AOL: How did the performance feel out there?
WJ: For me, the performance is just the most natural thing to me. I've been performing since a baby. A lot of us have church roots. My dad was a minister, so the element of a band and a camera just feels right at home for me.
AOL: What were you looking for in people you wanted to work with on this record?
WJ: This album was my producer's album, because Wyclef Jean is a producer first. Because I'm good-looking and I've got a nice body and I'm pretty much in shape, when I get out there, you know, the fans are screaming and everyone's looking at me as an artist first, but I'm not an artist. I'm a producer and a composer. So my whole album is like a play. It's like, "Wyclef Jean, Memoirs of an Immigrant." Then you look for the cast that's gonna be believable. And I'm just happy with the cast because no one can say they have Paul Simon and Lil Wayne on the same record. That won't exist.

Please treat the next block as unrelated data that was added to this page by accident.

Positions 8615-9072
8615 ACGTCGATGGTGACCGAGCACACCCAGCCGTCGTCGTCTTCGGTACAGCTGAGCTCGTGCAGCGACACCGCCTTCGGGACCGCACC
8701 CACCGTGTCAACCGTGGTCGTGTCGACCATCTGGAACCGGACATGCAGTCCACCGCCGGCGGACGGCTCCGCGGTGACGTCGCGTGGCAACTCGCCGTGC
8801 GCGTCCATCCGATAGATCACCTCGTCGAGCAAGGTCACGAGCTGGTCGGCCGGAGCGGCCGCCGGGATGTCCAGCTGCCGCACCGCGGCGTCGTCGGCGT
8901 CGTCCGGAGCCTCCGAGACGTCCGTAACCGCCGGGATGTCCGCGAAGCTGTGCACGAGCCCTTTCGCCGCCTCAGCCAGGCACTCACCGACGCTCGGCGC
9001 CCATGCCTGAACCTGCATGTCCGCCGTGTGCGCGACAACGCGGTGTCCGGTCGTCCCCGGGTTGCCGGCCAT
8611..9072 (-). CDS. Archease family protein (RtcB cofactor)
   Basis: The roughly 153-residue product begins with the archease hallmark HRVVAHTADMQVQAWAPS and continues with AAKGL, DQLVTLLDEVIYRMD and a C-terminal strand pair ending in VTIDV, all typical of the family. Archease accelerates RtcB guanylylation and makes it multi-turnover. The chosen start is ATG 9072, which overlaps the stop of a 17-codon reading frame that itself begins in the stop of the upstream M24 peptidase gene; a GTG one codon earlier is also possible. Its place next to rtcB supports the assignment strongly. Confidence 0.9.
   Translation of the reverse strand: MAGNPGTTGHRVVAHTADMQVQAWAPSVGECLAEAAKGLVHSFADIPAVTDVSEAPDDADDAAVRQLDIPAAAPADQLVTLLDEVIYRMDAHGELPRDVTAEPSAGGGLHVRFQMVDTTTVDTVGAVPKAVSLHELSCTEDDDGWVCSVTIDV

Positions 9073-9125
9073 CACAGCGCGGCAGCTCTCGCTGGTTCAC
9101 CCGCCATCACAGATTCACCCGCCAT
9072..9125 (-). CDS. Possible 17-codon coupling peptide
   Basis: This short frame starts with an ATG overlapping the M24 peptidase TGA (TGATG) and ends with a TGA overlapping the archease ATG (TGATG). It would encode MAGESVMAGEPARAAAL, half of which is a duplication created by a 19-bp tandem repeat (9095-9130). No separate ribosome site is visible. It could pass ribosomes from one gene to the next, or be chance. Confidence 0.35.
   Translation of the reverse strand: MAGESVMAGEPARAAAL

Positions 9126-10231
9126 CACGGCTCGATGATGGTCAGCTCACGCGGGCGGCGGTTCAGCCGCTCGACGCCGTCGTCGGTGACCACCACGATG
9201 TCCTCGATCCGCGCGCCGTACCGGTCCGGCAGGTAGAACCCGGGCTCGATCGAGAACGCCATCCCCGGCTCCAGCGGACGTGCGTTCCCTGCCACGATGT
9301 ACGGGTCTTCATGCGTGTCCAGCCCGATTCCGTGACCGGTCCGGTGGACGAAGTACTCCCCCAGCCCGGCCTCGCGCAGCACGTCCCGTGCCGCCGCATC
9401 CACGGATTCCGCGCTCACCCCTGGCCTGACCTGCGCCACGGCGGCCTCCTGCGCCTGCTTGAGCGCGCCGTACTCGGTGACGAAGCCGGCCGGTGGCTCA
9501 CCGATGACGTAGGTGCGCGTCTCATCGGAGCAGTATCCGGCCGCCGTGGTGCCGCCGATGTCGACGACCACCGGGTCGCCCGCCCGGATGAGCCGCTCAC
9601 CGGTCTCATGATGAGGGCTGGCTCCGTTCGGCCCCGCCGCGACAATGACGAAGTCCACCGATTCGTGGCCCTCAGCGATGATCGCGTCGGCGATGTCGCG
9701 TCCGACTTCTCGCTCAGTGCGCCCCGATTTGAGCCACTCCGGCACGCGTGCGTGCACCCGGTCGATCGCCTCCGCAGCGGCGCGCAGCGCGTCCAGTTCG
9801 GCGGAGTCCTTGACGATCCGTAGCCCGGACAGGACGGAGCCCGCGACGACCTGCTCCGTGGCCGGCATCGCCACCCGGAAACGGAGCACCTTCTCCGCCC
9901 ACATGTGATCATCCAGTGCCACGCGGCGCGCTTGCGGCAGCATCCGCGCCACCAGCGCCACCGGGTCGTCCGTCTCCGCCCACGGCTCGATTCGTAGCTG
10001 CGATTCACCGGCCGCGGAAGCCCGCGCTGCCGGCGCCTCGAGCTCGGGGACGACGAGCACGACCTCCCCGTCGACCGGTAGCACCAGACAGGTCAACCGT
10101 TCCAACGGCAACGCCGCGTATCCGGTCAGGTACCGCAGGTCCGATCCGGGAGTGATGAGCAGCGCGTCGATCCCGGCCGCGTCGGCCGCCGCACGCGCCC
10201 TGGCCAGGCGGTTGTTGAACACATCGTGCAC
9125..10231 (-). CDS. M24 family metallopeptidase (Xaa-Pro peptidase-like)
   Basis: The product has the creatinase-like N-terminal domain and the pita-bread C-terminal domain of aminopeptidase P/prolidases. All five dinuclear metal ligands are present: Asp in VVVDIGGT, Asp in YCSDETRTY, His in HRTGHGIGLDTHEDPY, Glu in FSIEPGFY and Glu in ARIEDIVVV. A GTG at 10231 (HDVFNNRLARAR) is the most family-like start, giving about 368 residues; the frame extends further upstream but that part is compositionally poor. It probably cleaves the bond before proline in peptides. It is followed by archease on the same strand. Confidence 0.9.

AOL: How much does it give you as an artist to be able to work with those different people, because everybody has a different style?
WJ: I got respect for every producer in the game. But how can I be modest in saying this? But I'm really one of the best. The reason why is because I don't have no limit when it comes to range. I've never believed that we should be put in a box because of our color, or the neighborhood that we grew up in. Even when I was in the hood, I was like, "Who are you listening to?" "I like Pink Floyd." They're like, "You're listening to a dude that's pink, man?! What's wrong with you, homey?" I'm like, "No, it's a band!" But it's my thing is to break those barriers. And it's all about that universal music. Music comes from a good place.